Carson Briere is only 11 and it's far too early to tell if he has what it takes to follow a path to the pros in Major League Soccer.
One thing is for certain. On May 30 at B.C. Place Stadium in Vancouver, he's got a standing invitation to join the Vancouver Whitecaps at field level when they prepare to square off for an MLS game against Real Salt Lake.
Now in his third year of training the Whitecaps' way at their Northern Academy in Prince George, Briere has been selected as part of a group of 70 local players to be a part of a two-day training camp in Vancouver, May 29-30.
The kids will have three training sessions over two days with Whitecaps first team staff, they'll get to meet some of the players, then go to the MLS game. Briere went on the trip to Vancouver last year and he knows what he's in for.
"It was fun getting to play with all the old players of the Whitecaps and the coaches," said Briere, a Grade 5 student at Heather Park elementary school. "It's cool going to the Whitecaps game."
This is his seventh season of soccer and he also plays hockey. After a winter training indoors with the Whitecaps academy at the Northern Sport Centre, he's in great shape.
"It's fun and good training and I like the games," Briere said. "Normally we train first and then have mini-games after."
He trains in a group of 16 of his age-group peers, all of whom have been selected for the Whitecaps pre-prospects program. Craig Briere, Carson's father, can see the improvement and says his oldest son is thriving under Northern Academy coaches Ross Holtom and Sonny Pawar.
"The best thing he receives out of it is exceptional coaching," said Craig Briere. "What I really enjoy about it is they teach the kids things like proper manners, proper etiquette, things you might not receive in a sports setting.
"The whole approach the Whitecaps have to it is a very professional club-like environment that's unique in the north. The Whitecaps are the premier soccer organization in western Canada, if not Canada, and to be able to have them participating and giving our kids this opportunity is something we typically don't see in Prince George and the north."
In the tradition of the Prince George Youth Soccer Association Pro Touch Soccer Academy introduced nearly a decade ago, the Whitecaps program Pawar started teaching two years ago encourages youth players to have a ball on their feet as much as possible during the drills so they develop a feel for the game at an early age.
"They played a lot of indoor soccer over the winter and they can handle the ball - you can see they've got great training mentality and have the right attitude and commitment level to improve in soccer," said Holtom. "We're trying to make it so we get the best kids in Prince George so we can develop them. In the future it might be able to work at the lower level so we can work with the players coming through to try to put them into the top-level."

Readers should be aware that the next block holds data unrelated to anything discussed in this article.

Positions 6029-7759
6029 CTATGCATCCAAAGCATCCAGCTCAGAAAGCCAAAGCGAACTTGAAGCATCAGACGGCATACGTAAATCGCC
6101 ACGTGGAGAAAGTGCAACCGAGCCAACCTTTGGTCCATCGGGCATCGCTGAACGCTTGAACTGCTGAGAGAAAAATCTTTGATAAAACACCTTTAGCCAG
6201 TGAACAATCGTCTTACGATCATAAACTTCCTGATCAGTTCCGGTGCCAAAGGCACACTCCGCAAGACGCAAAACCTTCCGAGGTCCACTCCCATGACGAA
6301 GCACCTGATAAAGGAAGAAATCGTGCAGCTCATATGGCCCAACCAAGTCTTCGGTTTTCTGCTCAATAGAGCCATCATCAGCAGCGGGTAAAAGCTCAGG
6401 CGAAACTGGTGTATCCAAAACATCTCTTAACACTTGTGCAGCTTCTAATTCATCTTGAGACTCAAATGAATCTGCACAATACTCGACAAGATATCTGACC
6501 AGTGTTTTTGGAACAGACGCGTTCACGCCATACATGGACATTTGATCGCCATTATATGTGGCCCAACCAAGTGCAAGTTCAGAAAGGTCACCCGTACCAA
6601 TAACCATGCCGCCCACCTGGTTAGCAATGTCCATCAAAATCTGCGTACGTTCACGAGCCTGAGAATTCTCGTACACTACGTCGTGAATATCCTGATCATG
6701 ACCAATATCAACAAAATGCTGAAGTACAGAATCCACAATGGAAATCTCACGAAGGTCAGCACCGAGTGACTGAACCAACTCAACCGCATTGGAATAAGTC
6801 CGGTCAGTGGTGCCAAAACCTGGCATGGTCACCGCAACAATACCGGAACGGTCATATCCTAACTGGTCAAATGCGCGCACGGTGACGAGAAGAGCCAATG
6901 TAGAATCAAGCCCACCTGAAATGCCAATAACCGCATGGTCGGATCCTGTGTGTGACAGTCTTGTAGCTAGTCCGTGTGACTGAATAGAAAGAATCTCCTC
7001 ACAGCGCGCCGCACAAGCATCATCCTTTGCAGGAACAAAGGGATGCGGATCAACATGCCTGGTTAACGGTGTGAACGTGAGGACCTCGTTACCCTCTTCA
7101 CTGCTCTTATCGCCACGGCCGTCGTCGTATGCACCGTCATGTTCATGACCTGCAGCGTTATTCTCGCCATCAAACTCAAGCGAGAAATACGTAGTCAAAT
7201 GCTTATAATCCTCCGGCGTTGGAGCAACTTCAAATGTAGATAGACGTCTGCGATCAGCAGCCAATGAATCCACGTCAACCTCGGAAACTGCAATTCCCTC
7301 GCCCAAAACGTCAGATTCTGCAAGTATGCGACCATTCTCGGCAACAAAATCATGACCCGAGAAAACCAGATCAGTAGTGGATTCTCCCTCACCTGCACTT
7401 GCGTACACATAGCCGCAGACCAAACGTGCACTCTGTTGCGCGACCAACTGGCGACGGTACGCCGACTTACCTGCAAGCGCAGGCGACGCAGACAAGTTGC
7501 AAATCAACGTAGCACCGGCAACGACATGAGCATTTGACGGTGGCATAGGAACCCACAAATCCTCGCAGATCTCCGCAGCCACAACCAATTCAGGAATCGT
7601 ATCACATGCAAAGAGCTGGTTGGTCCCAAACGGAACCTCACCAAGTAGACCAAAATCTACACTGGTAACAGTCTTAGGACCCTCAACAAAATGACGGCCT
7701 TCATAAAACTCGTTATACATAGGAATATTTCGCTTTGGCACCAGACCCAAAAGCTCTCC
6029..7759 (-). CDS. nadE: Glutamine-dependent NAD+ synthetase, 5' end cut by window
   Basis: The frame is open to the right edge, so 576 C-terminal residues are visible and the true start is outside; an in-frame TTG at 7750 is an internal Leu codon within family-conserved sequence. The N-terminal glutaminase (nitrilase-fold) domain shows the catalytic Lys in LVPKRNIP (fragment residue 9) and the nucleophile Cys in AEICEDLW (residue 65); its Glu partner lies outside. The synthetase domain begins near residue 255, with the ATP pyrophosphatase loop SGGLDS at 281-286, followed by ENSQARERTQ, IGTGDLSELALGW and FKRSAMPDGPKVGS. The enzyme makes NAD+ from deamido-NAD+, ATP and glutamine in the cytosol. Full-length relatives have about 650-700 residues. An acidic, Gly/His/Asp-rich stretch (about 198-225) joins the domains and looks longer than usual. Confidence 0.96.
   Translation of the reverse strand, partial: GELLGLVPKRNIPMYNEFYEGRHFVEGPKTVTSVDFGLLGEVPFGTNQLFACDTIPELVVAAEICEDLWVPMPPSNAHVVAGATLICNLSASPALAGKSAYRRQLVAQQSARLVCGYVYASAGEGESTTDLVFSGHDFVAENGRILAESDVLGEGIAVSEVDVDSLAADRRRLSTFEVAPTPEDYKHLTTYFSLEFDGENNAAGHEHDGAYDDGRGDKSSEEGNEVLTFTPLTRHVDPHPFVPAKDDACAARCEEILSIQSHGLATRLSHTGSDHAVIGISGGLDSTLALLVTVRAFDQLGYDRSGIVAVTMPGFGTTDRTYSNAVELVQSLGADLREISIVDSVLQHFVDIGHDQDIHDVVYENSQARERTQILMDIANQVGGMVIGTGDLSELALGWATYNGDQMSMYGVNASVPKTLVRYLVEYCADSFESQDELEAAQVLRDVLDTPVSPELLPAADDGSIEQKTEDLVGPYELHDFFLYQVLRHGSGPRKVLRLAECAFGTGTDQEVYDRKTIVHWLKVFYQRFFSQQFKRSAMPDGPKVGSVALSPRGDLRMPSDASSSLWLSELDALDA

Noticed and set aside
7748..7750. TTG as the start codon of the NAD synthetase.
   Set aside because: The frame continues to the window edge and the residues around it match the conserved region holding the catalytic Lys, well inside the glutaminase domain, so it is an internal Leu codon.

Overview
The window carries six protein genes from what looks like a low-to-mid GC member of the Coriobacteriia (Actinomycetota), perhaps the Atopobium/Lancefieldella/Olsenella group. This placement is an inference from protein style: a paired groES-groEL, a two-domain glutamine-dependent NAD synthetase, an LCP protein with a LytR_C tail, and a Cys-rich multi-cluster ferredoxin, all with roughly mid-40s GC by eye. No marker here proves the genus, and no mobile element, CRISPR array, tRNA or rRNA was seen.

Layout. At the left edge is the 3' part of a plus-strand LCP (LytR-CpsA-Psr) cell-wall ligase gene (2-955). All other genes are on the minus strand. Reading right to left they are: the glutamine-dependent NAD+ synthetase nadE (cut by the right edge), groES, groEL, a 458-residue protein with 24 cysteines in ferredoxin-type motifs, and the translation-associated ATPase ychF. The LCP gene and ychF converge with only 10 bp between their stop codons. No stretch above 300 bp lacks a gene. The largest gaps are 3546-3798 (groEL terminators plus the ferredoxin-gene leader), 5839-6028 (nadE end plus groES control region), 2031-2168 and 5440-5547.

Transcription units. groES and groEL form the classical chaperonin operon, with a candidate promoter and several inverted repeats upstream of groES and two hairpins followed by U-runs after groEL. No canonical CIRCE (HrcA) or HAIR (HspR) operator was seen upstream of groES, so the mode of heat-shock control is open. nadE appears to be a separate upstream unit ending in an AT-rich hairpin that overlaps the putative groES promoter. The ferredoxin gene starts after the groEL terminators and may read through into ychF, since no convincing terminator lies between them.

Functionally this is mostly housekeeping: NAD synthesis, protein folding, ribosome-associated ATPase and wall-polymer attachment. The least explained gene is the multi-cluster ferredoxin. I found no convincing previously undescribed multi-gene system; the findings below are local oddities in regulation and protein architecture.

The Northern Academy also has branches in Quesnel and Williams Lake. The same drills and same methods of teaching are used in the other Whitecaps regional academies in Vancouver, Nanaimo, Vernon, Nelson and Saskatoon. The goal is to establish a clear pathway for kids to follow, from the Whitecaps' regional academies to the residency program and, ultimately, the first team.
Five former Whitecaps residency players - midfielders Marco Bustos, Ben McKendry and Russell Teibert, goalie Marco Carducci and forward Caleb Clarke - are now with the MLS team.
Holtom, who shares the Northern Academy head coaching duties with Pawar, taught the Whitecaps summer academy programs in the Okanagan while he was still working in his native England with the Wolverhampton Wanderers academy program. He moved to Prince George last August.
In Prince George, there are 70 boys and 62 girls involved. The under-12 male and female players (pre-prospects) train in 90-minute sessions separated according to age and gender on Mondays and Wednesdays, while the 13- to 18-year-olds (prospects) are on the field Tuesdays and Thursdays. Each session begins with a warmup game, followed by training activities to work specific skills, followed by a small-a-side game.
"You'll start to see the benefits of the technical training that's going at these ages in a couple of years," said Pawar. "There are several players locally and abroad who are playing university (soccer) and are doing extremely well and that comes from having a solid technical base that we're proud enough to say that we had something to do with. This level of soccer for the committed and keen player has been around for a number of years now and we are seeing the benefits of it."